It’s unclear what effect consuming these solvents has on humans in trace amounts. During processing, grapeseed oil may also be heated to very high temperatures which may oxidize the oil and make it go bad.

Grapeseed oil that’s cold-pressed or expeller-pressed does not use chemical solvents or high heat during processing. It’s a better choice than oil made with solvents.

Health benefits of grapeseed oil

Grapeseed oil is high in polyunsaturated fatty acids (PUFAs), mostly omega-6 fatty acids. According to the American Heart Association, PUFAs may be beneficial to your heart if they’re used in place of saturated fats and trans fats in your diet.

Research shows that PUFAS may reduce cholesterol and your risk of heart disease. But there’s a catch: Optimal health depends on the proper balance of omega-6 fatty acids and omega-3 fatty acids in your body. Most people get more than enough omega-6 fatty acids in their diet and not nearly enough omega-3s.

Studies show that too much omega-6 fatty acid may cause inflammation that may lead to chronic diseases, including cancer. If you’re already getting enough Omega-6 in your diet, regularly consuming grapeseed oil may put your omega-6 intake at unhealthy levels.

Vitamin E

Grapeseed oil is a good source of vitamin E, even more so than olive oil. Vitamin E is a vitamin that works as a fat-soluble antioxidant, which helps protect your cells from damaging free radicals that have been associated with cancer, heart disease, and other chronic illnesses. Vitamin E also supports your immune system. Research shows it may slow the progression of dementia, but more study is needed.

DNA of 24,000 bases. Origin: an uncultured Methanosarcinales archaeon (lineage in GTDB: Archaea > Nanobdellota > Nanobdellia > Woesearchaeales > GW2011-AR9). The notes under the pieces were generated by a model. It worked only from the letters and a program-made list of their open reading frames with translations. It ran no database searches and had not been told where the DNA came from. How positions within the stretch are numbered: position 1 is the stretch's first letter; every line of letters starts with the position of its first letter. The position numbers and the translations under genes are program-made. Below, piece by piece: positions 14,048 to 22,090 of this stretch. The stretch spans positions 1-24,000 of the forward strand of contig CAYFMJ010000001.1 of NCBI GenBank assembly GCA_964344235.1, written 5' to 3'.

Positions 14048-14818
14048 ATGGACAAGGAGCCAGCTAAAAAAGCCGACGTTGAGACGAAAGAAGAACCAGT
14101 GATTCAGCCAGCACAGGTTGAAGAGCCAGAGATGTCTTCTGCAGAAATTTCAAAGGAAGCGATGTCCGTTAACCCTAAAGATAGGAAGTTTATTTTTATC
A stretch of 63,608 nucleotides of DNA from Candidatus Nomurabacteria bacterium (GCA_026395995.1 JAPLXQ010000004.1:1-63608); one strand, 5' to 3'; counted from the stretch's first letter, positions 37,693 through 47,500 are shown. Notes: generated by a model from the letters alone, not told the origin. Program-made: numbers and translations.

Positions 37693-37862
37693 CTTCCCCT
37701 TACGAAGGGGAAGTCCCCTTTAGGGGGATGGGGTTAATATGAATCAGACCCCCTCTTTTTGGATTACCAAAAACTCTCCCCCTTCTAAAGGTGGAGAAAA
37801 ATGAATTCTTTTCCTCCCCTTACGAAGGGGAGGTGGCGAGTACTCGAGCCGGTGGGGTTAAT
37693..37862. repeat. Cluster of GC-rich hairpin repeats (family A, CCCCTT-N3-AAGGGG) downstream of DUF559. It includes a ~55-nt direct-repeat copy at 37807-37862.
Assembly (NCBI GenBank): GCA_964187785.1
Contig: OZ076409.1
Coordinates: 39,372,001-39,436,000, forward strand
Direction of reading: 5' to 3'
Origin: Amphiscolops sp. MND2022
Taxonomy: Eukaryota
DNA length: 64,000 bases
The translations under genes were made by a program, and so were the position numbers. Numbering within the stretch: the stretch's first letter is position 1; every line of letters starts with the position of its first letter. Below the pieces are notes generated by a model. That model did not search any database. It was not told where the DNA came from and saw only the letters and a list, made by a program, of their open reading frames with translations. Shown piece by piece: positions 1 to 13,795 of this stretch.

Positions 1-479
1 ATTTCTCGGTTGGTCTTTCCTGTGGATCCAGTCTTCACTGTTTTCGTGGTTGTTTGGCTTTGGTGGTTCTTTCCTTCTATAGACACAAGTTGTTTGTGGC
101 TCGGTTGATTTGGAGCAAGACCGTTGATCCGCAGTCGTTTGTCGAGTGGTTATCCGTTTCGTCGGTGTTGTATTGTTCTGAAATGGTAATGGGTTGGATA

Vitamin E can withstand heat, and grapeseed oil has a high smoke point. But any cooking oil will deteriorate fast if overheated. Whenever possible, use cold-pressed or expeller-pressed grapeseed oil raw in your recipes.

Beauty benefits of grapeseed oil

Beauty companies use grapeseed oil in their skin care and hair care products. But there are no clinical studies on the effectiveness of grapeseed oil on the skin or hair. Even so, many people use grapeseed oil as a natural remedy in their at-home beauty arsenal.

Grapeseed oil for healthy skin

Many of grapeseed oil’s beauty benefits may be due to its vitamin E and omega-6 fatty acid content. Free radicals and environmental factors such as sun, wind, and pollution can do a number on your skin. They may increase the signs of aging and cause dry skin and discoloration.

Vitamin E helps battles free radicals so it may help improve your skin when consumed in your diet. The same benefits may apply when it’s applied directly to your skin in the form of grapeseed oil.

According to the Linus Pauling Institute, omega-6 and omega-3 fatty acids are crucial to skin function and appearance. And omega-6 fatty acids are necessary for skin barrier functioning. The main omega-6 PUFA in grapeseed oil is linolenic acid. This fatty acid may help reduce inflammation in the skin’s middle and outer layers.

Other reasons grapeseed oil is used are to:

  • moisturize skin
  • heal acne
  • lighten skin
  • tighten pores
  • reduce the appearance of scars
  • remove makeup

Grapeseed oil penetrates your skin quickly and doesn’t leave your skin feeling oily. To use grapeseed oil on your face, massage several drops into clean skin before you go to bed at night. You can repeat the process in the morning if desired. Since grapeseed oil doesn’t clog pores, it’s ideal for all skin types, including oily skin that needs moisturizing.

Grapeseed oil for healthy hair

Grapeseed oil may improve the condition of your hair and scalp. If you have dandruff, which is often caused by a dry scalp, applying emollient grapeseed oil to your scalp can help loosen dead skin and restore moisture.